Thursday, December 3, 2020

Day 4 and 5 on the River - Relaxing with Wildlife

 We awoke early on November 21st to little fog and warmer temps. We wanted to get going before the sun rose to let the duck hunters, that we had met the previous night, have their favorite spot. I had been up a couple of times during the night to add some lights to the boat. I wanted to make sure we were seen if the fog was thick and an excited duck hunter was gong too fast to get to his favorite spot. As it turned out, we only saw two boats come by before we left and both of them were fishermen. We pulled the anchors before sunrise. We had about a quarter mile of very narrow creek to navigate before it opened up to the main river. We had to wait for one boat to clear the creek, but we did not encounter any other traffic on the creek. We made it to the main river right about sunrise, it was a beautiful day. 

Our goal for the day was Big Bayou Canot at mile 16.6. That would make this a shorter day at 47 river miles. We had a one knot current behind us and we were making 6.2 knots over ground. This area of the river is tidal and is impacted by the tides in Mobile Bay. The topography of the area was changing quickly as we approached the coast. Gone were the high bluffs and pine trees. Now the main trees were cypress and Palmetto. We were also seeing more birds and a few alligators sunning themselves on the bank. 

Some very interesting trees along the bank including this cypress.

We saw a number of gators along the river, but this is the only one that had his picture taken.

Blue Heron

Great Egret

It being a Saturday, we saw significantly more boat traffic along the river. Most were fishermen out enjoying the nice day. At mile 45 we left the Tombigbee river and joined the Mobile river. Then we made a right turn to avoid the Tensas river and make our approach to Mobile. As we got further south, we approached a major milestone when we went under the I-65 bridges. This meant we were only 20 river miles from the mouth of the mobile river.  

The twin bridges of I-65.

We then cruised down the river 4 more miles and made a starboard turn to head into Big Bayou. This is a fairly wide and deep bayou that is very beautiful. There are no roads or buildings along the bayou, so it is very isolated. We had just a few mosquitos, but that was only in the late afternoon to evenings. We had loud owls in the evening and lots of other wildlife around the boat. The only thing to disrupt our solitude was an occasional fisherman cruising by down the bayou.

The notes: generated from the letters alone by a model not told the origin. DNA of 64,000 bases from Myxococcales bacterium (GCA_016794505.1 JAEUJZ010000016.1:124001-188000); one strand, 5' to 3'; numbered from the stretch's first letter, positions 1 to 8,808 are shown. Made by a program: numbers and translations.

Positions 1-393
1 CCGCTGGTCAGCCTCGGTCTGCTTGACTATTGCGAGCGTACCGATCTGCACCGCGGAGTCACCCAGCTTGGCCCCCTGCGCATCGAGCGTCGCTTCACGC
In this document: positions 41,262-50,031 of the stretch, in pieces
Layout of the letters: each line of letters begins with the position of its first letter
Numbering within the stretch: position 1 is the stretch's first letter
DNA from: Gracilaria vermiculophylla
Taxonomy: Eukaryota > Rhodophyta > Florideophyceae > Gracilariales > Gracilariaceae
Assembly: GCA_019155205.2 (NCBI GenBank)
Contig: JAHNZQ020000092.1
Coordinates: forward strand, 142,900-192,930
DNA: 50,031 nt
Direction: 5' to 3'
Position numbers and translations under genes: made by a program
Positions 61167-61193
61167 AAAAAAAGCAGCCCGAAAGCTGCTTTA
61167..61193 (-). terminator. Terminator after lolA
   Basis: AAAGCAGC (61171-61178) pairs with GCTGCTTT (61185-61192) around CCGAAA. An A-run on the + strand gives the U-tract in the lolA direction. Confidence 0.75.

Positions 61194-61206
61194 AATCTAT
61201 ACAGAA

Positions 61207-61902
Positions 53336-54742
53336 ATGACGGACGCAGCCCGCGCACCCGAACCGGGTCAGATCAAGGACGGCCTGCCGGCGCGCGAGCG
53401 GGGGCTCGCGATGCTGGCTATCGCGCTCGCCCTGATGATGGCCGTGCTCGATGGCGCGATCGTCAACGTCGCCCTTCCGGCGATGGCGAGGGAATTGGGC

Our view forward in Big Bayou Canot

Our view out the back.

After spending 4 days moving down the river, we decided to take Sunday off and relax and enjoy the peace and quiet of this beautiful place. We had no wind and it was a warm, sunny day. I was very happy with our anchoring in this place. It seems that we finally have a good system for setting our stern anchor. I don't think SHIFT swung more than 10 feet the entire time we were anchored in Big Bayou. 

I spent some of the day doing maintenance on the engine and preparing the boat to be a sailboat again. We looked at the weather forecast and found that we would have to make a move to somewhere in Mobile Bay the next day and then decide if we should stay there or then make the move on down to Gulfport. We still did not have firm plans or reservations. I guess that is just how we roll. 

In my next entry, I will write about our exciting arrival in Mobile and explain our decisions of our future plans. 


  1. Looks so peaceful but I am guessing you are constantly doing something and have your eyes out for debris, sandbars and the such.

    1. It is very peaceful. We can use autopilot for 10 minutes at a time in the straighter sections of the river, but you always have to keep an eye out any obsticles.

  2. What a pleasant way to spend the time.

    1. It is pleasant. The question I ask myself is, "Is it less or more stressful than traveling in an RV?" I don't have the answer to that one yet.